Sessions has been one of Donald Trump’s staunchest supporters going all the way back to the crazy days of the 2016 campaign. The two men share similar views on immigration enforcement, being tough on crime, and connecting directly with working class voters. Sessions is arguably the administration’s foremost conservative, giving Trump bona fides with a voting bloc that has provided steadfast support while many other Americans either scratch their heads about the president or downright loathe him.
So why is Trump hinting so strongly that Sessions’ days are numbered? His new communications director, Anthony Scaramucci, and his new press secretary, Sarah Huckabee Sanders, have both suggested publicly that Sessions is on the way out.
But far more pointed are Trump’s own barbs. Trump told The New York Times that if he’d known Sessions would recuse himself from the Russia probe, he never would have nominated him. He said in a press conference that he’s “disappointed in the attorney general.” In an interview with The Wall Street Journal, Trump scoffed that Sessions only supported him because he had “massive numbers” show up at rallies in Sessions’ home state of Alabama (as if Sessions was in any danger of losing his seat in deep-red Alabama). Trump’s also gone on a Twitter rant calling Sessions “beleaguered” and accusing him of being soft on White House leaks and of taking “a VERY weak position on Hillary Clinton crimes.”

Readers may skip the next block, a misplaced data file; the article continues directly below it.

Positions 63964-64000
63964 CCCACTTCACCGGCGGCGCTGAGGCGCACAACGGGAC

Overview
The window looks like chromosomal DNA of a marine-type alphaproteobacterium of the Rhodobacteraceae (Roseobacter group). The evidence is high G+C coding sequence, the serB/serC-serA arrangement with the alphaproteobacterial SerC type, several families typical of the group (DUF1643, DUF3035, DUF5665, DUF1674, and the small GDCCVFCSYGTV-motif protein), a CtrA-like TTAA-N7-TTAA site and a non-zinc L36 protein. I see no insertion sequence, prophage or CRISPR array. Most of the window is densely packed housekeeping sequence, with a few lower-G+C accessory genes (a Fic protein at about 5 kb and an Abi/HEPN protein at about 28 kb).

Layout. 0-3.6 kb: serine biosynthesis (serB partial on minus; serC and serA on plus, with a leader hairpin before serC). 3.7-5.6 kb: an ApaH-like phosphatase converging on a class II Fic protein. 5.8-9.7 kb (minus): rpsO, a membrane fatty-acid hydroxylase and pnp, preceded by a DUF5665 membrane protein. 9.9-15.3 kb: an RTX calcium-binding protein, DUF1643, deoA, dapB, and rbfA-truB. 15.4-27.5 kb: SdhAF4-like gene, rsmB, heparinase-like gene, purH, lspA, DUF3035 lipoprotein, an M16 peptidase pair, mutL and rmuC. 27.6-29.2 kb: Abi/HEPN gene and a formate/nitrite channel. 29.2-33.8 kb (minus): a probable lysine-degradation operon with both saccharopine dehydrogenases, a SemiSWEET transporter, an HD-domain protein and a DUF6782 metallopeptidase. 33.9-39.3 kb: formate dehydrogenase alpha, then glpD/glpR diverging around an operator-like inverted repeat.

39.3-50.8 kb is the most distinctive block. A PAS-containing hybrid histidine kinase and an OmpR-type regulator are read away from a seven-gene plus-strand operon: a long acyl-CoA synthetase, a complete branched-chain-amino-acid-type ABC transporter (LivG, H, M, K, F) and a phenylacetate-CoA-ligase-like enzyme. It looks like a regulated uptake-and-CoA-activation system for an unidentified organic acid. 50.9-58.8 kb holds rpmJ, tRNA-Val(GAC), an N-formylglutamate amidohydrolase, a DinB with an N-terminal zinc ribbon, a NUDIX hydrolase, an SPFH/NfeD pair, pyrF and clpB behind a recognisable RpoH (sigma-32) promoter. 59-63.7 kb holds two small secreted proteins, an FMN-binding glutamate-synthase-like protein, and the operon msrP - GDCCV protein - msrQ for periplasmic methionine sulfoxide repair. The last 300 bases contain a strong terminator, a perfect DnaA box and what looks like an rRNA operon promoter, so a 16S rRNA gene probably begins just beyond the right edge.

Of course, after the election, Trump himself said he didn’t want to pursue the Clintons. “I don’t want to hurt the Clintons, I really don’t,” Trump said. “She went through a lot and suffered greatly in many different ways.” Oh, and by the way, the Clinton Foundation has done “good work,” he said. But never mind that now.
Is it possible that the Russian probe recusal got so far under Trump’s skin that he’s willing to cut one of his most loyal soldiers loose? Trump professes to be big on loyalty, but he is also no fan of weakness and he doesn’t suffer fools gladly. In his view, Sessions’ perceived weakness in the face of the opposition is a bigger disadvantage than his loyalty is an asset.